PLEASANT HILL, Calif. -- Pleasant Hill police have issued another shelter-place order for the same neighborhood where a man allegedly shot his wife which resulted in an hours-long standoff.
Police say both directions of Monument Blvd. and Marcia Dr. are closed to through traffic due to police activity.
Pleasant Hill police have not confirmed whether this is connected to Thursday's incident where authorities responded to a home in the 200 block of Cleopatra Drive, where they found a woman who had been shot through a locked garage door while she was trying to get into her house.
She was allegedly shot by her husband, who police say fired a single shot from a shotgun.
She was treated at a hospital for injuries that weren't considered life-threatening and was later released.
The woman's husband, who has not been identified, stayed in the house while SWAT team members secured the area, according to police.
For several hours afterward, he allegedly refused to communicate with crisis negotiators who tried to contact him via telephone and loudspeaker, police said in a news release Friday.
At about 2 a.m., the SWAT team "disengaged from the scene and the husband was left alone" inside the house, police said.
"The case is still active, it doesn't mean he won't be arrested. We're monitoring the area," said Pleasant Hill Police Lt. Jason Kleven.
Kleven said officers left the immediate area in order to initiate "a little cooling-off period."
"With us there at his house, it makes tensions run a little bit higher," Kleven said. "We're not giving up the case or anything like that."
During the standoff, several streets around the home were closed to traffic, including both directions of nearby Monument Boulevard, and neighbors were asked to evacuate or shelter in place.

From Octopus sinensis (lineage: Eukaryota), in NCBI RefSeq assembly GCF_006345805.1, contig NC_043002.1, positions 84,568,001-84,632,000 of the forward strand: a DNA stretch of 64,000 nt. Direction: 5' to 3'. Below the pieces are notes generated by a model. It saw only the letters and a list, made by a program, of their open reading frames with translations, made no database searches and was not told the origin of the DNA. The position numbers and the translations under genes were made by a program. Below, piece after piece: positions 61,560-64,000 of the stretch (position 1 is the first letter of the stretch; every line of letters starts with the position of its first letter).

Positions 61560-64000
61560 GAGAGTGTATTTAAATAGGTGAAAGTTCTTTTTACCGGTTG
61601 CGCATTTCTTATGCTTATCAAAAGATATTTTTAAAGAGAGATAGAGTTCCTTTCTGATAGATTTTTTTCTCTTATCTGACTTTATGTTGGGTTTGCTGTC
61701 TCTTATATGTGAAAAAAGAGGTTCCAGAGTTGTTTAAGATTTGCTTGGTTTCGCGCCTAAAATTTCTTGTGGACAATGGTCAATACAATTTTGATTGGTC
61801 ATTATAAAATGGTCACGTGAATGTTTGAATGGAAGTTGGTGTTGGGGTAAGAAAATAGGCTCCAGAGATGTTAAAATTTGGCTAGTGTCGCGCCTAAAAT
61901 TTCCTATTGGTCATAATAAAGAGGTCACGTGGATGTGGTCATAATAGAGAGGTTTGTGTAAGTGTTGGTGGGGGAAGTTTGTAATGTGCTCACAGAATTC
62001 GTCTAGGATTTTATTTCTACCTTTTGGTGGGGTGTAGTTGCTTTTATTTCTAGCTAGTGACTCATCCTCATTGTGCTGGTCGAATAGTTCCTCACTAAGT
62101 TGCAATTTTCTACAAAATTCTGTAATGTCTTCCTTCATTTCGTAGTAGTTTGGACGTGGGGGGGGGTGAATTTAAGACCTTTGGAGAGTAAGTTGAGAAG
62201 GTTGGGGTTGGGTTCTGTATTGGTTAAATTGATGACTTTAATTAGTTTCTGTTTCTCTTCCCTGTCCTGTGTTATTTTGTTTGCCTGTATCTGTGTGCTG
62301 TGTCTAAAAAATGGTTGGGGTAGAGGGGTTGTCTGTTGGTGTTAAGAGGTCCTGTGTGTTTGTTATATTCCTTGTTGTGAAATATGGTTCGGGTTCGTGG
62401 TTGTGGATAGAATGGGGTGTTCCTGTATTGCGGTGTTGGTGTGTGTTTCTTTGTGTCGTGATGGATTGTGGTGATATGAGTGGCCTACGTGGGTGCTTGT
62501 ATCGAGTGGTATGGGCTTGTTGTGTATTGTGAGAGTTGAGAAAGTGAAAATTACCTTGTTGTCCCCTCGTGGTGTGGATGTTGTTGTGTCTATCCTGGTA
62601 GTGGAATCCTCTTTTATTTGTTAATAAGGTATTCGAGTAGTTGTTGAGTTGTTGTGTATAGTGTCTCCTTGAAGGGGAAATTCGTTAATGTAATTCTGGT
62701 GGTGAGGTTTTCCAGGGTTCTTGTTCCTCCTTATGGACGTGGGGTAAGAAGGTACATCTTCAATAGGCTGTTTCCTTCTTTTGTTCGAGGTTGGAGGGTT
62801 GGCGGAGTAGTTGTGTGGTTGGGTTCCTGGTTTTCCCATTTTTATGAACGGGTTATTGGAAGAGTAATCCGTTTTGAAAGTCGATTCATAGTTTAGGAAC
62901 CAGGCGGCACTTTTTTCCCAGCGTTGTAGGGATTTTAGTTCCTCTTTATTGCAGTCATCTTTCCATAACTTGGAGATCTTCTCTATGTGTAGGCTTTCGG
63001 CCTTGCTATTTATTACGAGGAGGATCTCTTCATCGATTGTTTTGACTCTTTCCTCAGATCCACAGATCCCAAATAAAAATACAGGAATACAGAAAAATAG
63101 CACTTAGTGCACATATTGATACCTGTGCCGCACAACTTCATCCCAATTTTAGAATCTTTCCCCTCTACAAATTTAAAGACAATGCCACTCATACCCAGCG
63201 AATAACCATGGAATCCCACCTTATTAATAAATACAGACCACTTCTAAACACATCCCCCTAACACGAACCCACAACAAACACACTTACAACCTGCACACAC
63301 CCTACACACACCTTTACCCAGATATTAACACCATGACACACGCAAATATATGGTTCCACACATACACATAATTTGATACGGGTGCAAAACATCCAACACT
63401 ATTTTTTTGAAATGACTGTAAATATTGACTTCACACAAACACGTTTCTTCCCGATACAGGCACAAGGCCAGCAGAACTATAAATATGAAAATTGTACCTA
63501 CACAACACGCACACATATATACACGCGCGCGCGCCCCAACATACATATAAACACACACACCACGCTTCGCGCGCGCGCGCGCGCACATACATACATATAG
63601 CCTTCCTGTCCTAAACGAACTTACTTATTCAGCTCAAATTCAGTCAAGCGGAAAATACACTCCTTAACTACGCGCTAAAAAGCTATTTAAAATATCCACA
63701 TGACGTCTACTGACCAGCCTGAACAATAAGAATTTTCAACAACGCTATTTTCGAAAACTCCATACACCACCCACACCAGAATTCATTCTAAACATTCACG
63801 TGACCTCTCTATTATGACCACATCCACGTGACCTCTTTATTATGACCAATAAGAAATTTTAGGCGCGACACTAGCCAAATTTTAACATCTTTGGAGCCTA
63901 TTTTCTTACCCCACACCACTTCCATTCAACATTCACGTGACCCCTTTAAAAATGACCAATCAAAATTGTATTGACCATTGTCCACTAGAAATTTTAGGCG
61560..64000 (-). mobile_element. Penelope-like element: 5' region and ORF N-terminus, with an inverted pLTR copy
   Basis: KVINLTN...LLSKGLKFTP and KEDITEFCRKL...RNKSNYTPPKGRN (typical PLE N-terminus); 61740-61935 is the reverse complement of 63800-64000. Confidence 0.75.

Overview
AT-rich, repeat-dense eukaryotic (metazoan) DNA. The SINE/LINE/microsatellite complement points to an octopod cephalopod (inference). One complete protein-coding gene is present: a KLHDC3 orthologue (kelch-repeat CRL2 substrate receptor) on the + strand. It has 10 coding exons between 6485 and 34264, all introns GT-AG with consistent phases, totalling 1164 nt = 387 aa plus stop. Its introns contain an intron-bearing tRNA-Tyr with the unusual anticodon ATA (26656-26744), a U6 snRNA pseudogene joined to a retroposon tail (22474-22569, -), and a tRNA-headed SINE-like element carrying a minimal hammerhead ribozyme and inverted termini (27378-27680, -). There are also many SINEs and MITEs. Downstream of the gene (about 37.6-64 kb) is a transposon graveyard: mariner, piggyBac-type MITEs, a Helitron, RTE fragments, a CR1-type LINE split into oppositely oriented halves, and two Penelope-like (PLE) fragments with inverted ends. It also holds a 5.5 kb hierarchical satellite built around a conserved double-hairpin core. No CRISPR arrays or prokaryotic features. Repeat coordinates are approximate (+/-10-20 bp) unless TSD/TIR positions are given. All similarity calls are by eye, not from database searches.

Also, the man continued to post to social media during and after the standoff, including some messages that police believe indicated he might be suicidal.
Since the SWAT team left, the surrounding streets were reopened, neighbors were allowed back into their homes and officers continue to reach out to the man, Kleven said.
"There's nothing we've seen that indicates there's a danger to people there," he said.
While the police say they continued to monitor the situation, their decision to leave the house unattended for most of Friday has upset many who live and work in the area.
"That's crazy to me. Because now he's a danger to all his neighbors. If there's kids that live nearby, they're at risk if he decides to do anything," said Yasmine Selvin.
Her father, David Selvin, adding, "If I lived on that block, I would be armed legally protecting my family."
As for what happens next, Cal State East Bay professor and policing expert Dr. Lisa Hill says law enforcement officials will have to do a cost-benefit analysis to make that determination.
"In addition to the safety feature, how much manpower they're willing to use in order to get this person to surrender," said Dr. Lisa Hill.
ABC7 News reporter Tim Johns contributed to this report.
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